"Of Bodies Chang'd to Various Forms, I Sing"
The Worldwide Web and the Metamorphosis of Humanities Scholarship

Hope A. Greenberg, University of Vermont

A growing number of real-world humanities scholars would scoff at the popular stereotype of the tweedy professor, surrounded by dusty tomes, who doesn't know a laptop computer from a walkman. Today's scholar is more likely to point with pride to the growing wealth of digital manuscripts, many of them in imaged formats. On-line exhibits of rare materials, in-depth collections of primary sources, large text corpora, electronic text centers, scholarly discussion groups, and self-publishing are just a few of the ways in which humanities scholars are leveraging the Internet's capabilities. And there's a lot more to come down the road, as Hope Greenberg will demonstrate.

Hope 's presentation will survey the expanding body of mixed-media scholarly resources published on the Worldwide Web, including one of her own creation: the Ovid Project, which focuses on illustrated editions --many of them the only surviving examples of a given edition-- of the Roman poet's work.

Hope's institution, the University of Vermont, houses a world-class collection of Ovid materials. Today its Web space includes electronically imaged engravings from rare 17th century German editions of Ovid's Metamorphoses by artist Johann Wilhelm Baur. Only a small subset of Baur's 150 bookplates are online today in this evolving publication resource: more will be digitized and brought to the Web as time passes. Ultimately, other rare illustrated editions from UVM's collection will be made available at this site as well --a significant advantage, given the high quality of the images, for distant scholars.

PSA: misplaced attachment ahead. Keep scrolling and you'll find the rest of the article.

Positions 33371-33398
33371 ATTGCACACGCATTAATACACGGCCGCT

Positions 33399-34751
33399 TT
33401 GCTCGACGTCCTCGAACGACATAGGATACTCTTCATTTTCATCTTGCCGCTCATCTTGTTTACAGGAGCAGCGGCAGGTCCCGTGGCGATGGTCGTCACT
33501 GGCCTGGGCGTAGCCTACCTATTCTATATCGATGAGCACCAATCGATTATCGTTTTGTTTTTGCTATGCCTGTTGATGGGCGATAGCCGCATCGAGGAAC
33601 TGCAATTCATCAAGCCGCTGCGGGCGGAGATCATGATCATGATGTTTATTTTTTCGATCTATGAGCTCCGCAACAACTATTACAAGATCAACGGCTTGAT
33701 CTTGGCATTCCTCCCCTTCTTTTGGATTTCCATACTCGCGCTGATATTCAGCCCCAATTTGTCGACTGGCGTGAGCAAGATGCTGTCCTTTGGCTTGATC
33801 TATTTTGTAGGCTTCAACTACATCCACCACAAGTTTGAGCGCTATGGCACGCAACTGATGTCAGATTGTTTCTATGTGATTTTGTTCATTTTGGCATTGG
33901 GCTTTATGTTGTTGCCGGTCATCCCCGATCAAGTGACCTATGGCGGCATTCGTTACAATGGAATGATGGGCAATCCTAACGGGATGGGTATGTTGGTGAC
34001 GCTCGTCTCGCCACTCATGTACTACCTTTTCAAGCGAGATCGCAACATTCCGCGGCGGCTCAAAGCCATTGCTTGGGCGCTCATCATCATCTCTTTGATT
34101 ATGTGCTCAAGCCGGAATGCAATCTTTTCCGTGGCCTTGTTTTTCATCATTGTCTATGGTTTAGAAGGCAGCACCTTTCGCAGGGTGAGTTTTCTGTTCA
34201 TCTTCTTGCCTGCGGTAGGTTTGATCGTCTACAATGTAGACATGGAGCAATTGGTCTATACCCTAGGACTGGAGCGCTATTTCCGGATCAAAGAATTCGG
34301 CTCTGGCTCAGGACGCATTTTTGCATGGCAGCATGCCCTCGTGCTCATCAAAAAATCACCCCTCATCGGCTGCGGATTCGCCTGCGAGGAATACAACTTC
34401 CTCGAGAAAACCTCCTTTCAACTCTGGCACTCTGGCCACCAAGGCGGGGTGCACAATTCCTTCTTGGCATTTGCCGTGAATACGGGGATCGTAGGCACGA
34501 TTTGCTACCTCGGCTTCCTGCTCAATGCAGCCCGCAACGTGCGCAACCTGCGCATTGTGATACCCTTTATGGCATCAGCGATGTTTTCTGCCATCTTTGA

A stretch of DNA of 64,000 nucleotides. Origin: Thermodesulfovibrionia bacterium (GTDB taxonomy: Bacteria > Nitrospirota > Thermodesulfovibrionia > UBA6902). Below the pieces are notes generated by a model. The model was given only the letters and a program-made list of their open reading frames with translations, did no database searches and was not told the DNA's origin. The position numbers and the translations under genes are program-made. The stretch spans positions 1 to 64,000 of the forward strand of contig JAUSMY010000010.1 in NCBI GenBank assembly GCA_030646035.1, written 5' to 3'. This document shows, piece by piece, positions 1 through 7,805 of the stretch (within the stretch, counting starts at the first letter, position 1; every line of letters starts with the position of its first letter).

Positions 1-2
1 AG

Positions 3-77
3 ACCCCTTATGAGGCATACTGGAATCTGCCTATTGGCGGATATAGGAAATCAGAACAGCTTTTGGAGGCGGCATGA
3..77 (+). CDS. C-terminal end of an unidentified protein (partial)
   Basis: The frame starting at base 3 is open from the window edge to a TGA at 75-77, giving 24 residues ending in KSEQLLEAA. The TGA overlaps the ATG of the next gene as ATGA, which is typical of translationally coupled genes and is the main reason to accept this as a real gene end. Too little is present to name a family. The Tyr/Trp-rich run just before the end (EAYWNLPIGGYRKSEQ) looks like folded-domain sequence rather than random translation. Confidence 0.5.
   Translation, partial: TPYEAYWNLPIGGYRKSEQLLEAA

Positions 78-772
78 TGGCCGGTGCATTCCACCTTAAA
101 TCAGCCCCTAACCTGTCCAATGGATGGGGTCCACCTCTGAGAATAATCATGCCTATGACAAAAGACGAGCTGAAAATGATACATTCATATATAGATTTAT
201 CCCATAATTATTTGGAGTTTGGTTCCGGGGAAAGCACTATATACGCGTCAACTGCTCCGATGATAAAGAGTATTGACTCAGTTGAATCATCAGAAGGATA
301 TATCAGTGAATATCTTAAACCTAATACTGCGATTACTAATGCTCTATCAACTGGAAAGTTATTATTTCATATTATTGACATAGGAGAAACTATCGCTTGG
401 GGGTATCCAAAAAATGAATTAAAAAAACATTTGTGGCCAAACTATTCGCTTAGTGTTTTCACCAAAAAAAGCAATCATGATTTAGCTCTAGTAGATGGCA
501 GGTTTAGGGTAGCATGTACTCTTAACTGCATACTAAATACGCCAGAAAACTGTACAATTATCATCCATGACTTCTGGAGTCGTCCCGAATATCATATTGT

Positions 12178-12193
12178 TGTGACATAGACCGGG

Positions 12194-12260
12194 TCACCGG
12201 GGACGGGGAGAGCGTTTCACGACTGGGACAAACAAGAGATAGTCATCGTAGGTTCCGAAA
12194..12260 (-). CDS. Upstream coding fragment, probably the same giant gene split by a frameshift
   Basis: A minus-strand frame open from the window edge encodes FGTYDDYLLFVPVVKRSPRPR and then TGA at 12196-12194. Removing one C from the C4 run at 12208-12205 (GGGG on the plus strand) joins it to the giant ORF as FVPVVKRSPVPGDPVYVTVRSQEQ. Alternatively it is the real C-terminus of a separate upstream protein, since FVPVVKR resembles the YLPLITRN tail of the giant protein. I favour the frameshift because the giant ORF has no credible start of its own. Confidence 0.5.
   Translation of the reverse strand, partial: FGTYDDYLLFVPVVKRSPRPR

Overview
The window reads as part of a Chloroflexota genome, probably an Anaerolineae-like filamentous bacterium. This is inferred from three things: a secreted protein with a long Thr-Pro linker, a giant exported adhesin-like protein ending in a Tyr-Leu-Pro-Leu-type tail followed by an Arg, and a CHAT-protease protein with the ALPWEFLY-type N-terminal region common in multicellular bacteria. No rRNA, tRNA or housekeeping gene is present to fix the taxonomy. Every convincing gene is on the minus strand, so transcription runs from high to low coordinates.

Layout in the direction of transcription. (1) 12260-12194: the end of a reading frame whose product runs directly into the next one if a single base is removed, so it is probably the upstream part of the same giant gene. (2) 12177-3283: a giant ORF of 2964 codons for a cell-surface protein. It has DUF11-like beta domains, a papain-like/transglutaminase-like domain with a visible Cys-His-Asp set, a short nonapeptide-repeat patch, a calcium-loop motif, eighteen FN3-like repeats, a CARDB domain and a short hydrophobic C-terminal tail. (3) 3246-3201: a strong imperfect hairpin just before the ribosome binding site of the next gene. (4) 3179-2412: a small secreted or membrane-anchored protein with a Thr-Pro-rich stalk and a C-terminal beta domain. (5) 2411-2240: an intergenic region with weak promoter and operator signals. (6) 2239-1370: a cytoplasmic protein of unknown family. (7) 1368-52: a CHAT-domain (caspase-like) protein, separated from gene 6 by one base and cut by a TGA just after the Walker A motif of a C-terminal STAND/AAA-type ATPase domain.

The vital element here --and in the other sites Hope Greenberg will discuss-- is that the unique resources they contain can now be made available in accurate visual form for scholars worldwide. Among the other exemplary sites to be visited in Hope's survey: the U.S. Library of Congress' virtual exhibits (including the Vatican Library materials), the MSS collections at the Bodleian Library, Cambridge's Egyptology server (complemented by the Papyrus Collection imaged on the Web at the University of Michigan), and the Pompeii Forum project at the University of Virginia. The remarkable fact about this wealth of resources is that it's expanding day-by-day.

The full text of the essay accompanying Hope Greenberg's presentation is available here.To contact Hope by e-mail, click here.

You can also access a related example of Hope's commentary on the Web, a Hope Hall for the Humanities, the Webspace at the University of Vermont that hosts the Ovid Project as well as a number of other Web initiatives that Hope has created.